Edmund Dulac (born Edmond Dulac; October 22, 1882 – May 25, 1953) was a French-born, British naturalised magazine illustrator, book illustrator and stamp designer. Born in Toulouse he studied law b...

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  138. 138 . Persepolis Two by Marjane Satrapi

    The great-granddaughter of Iran's last emperor and the daughter of ardent Marxists continues her description of growing up in Tehran, a country plagued by political upheaval and vast contradictions...

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  139. 139 . Querelle by Jean Genet

    Jean Genet was one of the world’s greatest contemporary dramatists, and his last play, The Screens, is his crowning achievement. It strikes a powerful, closing chord to the formidable theatrical wo...

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  140. 140 . Identity: A Novel by Milan Kundera

    There are situations in which we fail for a moment to recognize the person we are with, in which the identity of the other is erased while we simultaneously doubt our own. This also happens with co...

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  141. 141 . Lives Other Than My Own by Emmanuel Carrère

    From the acclaimed Emmanuel Carrère, an act of generous imagination that unflinchingly records devastating loss and, equally vividly, the wealth of human solace that follows in its wake In Sri Lank...

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  142. 142 . The Phantom of the Opera by Gaston Leroux

    The Phantom of the Opera (French: Le Fantôme de l'Opéra) is a novel by French writer Gaston Leroux. It was first published as a serialisation in Le Gaulois from September 23, 1909 to January 8, 191...

  143. 143 . Histoire de Babar by Jean de Brunhoff

    Babar the Elephant is a very popular French children's fictional character who first appeared in Histoire de Babar by Jean de Brunhoff in 1931 and enjoyed immediate success. An English language ver...

  144. 144 . Moravagine by Blaise Cendrars

    At once truly appalling and appallingly funny, Blaise Cendrars's Moravagine bears comparison with Naked Lunch—except that it's a lot more entertaining to read. Heir to an immense aristocratic fortu...

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  145. 145 . Our Lady of the Flowers by Jean Genet

    'Our Lady of the Flowers', which is often considered to be Genet's masterpiece, was written entirely in the solitude of a prison cell. the exceptional value of the work lies in its ambiguity.

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  146. 146 . The Complete Fairy Tales of Charles Perrault by Charles Perrault

    An illustrated collection of eleven classic tales including such favorites as The Little Red Hen, Cinderella, and Sleeping Beauty.

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  147. 147 . The News from Paraguay by Lily Tuck

    A historical epic that tells an unusual love story, The News from Paraguay offers a kaleidoscopic portrait of nineteenth-century Paraguay, a largely untouched wilderness where Europeans and North A...

  148. 148 . The Voyeur by Alain Robbe-Grillet

    Mathias, the voyeur, returns to the island of his birth and wanders about for several days. When a thirteen-year-old girl is found drowned, murder is suspected. Did Mathias do it?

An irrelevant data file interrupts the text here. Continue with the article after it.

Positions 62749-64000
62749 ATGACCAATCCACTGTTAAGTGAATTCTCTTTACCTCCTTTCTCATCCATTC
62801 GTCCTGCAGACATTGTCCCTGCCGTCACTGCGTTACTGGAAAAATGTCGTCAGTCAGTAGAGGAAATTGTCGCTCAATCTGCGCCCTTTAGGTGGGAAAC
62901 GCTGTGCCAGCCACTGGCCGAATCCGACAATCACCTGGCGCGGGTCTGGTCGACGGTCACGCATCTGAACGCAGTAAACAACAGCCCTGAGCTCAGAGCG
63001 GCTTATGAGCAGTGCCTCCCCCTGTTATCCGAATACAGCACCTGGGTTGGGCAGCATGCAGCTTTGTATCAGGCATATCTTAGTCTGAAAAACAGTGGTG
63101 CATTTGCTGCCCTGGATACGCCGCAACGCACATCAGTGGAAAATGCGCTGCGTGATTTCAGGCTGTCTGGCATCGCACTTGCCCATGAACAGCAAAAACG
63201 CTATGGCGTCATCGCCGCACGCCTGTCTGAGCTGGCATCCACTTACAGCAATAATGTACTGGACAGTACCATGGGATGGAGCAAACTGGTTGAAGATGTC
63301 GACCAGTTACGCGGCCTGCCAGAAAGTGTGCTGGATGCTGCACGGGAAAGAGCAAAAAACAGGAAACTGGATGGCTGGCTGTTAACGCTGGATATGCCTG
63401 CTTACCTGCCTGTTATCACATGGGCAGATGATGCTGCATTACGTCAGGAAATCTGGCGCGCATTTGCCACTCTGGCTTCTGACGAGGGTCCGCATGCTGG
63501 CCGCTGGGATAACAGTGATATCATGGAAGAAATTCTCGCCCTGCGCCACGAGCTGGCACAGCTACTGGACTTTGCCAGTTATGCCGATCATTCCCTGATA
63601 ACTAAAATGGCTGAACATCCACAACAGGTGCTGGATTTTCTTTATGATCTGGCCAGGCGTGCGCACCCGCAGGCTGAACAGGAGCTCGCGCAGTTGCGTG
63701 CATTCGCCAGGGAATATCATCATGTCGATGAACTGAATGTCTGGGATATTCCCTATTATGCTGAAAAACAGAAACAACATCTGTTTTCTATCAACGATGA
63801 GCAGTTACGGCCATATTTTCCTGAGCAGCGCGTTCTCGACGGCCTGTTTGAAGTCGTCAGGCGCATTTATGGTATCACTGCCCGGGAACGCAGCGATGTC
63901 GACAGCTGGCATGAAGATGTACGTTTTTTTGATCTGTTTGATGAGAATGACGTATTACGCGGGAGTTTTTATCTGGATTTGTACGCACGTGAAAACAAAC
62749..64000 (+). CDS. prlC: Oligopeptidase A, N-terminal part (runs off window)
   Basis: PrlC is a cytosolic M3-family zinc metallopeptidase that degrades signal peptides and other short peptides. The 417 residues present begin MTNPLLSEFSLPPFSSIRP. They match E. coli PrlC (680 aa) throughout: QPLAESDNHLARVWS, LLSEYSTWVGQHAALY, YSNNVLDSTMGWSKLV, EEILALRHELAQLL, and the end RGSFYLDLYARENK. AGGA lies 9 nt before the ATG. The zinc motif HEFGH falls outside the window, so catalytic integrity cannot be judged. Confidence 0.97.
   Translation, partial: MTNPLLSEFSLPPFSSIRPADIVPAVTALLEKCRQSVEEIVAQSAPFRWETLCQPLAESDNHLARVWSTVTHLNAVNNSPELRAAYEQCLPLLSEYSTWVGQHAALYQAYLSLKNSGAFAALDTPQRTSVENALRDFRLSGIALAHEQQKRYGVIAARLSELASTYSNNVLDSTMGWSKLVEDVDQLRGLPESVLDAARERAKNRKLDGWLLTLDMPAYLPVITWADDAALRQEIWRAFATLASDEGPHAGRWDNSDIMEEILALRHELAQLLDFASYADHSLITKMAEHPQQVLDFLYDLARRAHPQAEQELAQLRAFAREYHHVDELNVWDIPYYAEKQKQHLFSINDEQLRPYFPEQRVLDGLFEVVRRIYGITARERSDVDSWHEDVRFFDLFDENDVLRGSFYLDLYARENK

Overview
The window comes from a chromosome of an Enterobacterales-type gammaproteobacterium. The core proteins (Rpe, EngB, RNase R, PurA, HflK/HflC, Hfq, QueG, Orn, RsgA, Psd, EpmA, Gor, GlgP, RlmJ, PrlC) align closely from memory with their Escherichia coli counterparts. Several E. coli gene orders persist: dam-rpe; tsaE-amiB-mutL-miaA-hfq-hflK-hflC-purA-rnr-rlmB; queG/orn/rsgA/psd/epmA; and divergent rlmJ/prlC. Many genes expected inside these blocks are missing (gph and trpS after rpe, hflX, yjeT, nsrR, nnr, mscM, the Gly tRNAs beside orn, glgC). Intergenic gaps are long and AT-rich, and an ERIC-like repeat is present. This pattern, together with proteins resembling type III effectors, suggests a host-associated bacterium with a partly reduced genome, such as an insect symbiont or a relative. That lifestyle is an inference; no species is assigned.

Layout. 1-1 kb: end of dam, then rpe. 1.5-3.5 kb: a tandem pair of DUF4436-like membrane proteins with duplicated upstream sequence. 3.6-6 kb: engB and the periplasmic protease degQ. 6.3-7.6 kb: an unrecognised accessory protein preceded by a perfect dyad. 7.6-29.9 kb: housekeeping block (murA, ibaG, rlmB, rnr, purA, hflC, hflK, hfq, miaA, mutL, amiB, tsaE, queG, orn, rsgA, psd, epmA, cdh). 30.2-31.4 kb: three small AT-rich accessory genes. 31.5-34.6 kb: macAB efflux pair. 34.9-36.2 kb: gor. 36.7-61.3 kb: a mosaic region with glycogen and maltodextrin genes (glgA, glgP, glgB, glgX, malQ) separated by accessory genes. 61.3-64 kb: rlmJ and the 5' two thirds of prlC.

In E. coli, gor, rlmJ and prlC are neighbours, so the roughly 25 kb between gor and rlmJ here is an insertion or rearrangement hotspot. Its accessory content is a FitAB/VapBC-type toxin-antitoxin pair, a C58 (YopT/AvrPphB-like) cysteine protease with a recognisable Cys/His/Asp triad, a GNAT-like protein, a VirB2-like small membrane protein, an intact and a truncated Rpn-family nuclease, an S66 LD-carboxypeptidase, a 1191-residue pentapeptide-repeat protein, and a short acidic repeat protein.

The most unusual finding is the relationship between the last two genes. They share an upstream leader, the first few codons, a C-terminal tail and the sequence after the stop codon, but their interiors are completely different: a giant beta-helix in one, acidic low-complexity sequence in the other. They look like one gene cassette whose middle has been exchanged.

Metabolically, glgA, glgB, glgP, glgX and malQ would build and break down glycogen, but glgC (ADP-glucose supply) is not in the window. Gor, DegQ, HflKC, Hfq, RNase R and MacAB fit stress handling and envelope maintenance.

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  149. 149 . Rhinoceros and Other Plays by Eugène Ionesco

    Presents three dramatic works by the contemporary French experimental playwright: The Leader, The Future Is in Eggs or It Takes all Sorts to Make a World, and Rhinoceros.

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  150. 150 . I, Tituba, Black Witch of Salem by Maryse Condé

    This wild and entertaining novel expands on the true story of the West Indian slave Tituba, who was accused of witchcraft in Salem, Massachusetts, arrested in 1692, and forgotten in jail until the ...

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  151. 151 . Penguin Island by Anatole France

    Penguin Island (1908; French: L'Île des Pingouins) is a satirical fictional history by Nobel Prize–winning French author Anatole France.

  152. 152 . A Spy In The House Of Love by Anaïs Nin

    Beautiful, bored and bourgeoise, Sabina leads a double life inspired by her relentless desire for brief encounters with near-strangers. Fired into faithlessness by a desperate longing for sexual fu...

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  153. 153 . I Wish Someone Were Waiting for Me Somewhere by Anna Gavalda

    Collects eleven short stories about individuals longing to connect with others.

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  154. 154 . Broken Glass by Alain Mabanckou

    "A man sits in a bar, ruminating on his own failures and conversing with an ensemble of memorable characters that pass in and out of the same space. It’s archetypal stuff, but Mabanckou transforms ...

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  155. 155 . Splendors and Miseries of Courtesans by Honore De Balzac

    Honoré de Balzac's Splendeurs et misères des courtisanes, translated either as The Splendors and Miseries of Courtesans or as A Harlot High and Low, was published in four parts from 1838-1847. It c...

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  156. 156 . Betty Blue: The Story of a Passion by Philippe Djian

    BETTY BLUE remains a cult book and film nearly twenty years since its first outing. The extraordinary story of an erotic, doomed love affair has transfixed hundreds of thousands of readers around t...

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  157. 157 . Take It Or Leave It by Raymond Federman

    Moving freely from past to present and place to place leap-frogging from digression to digression, "Take It or Leave It" recounts the hilarious and amourous adventures of Frenchy, a young man who s...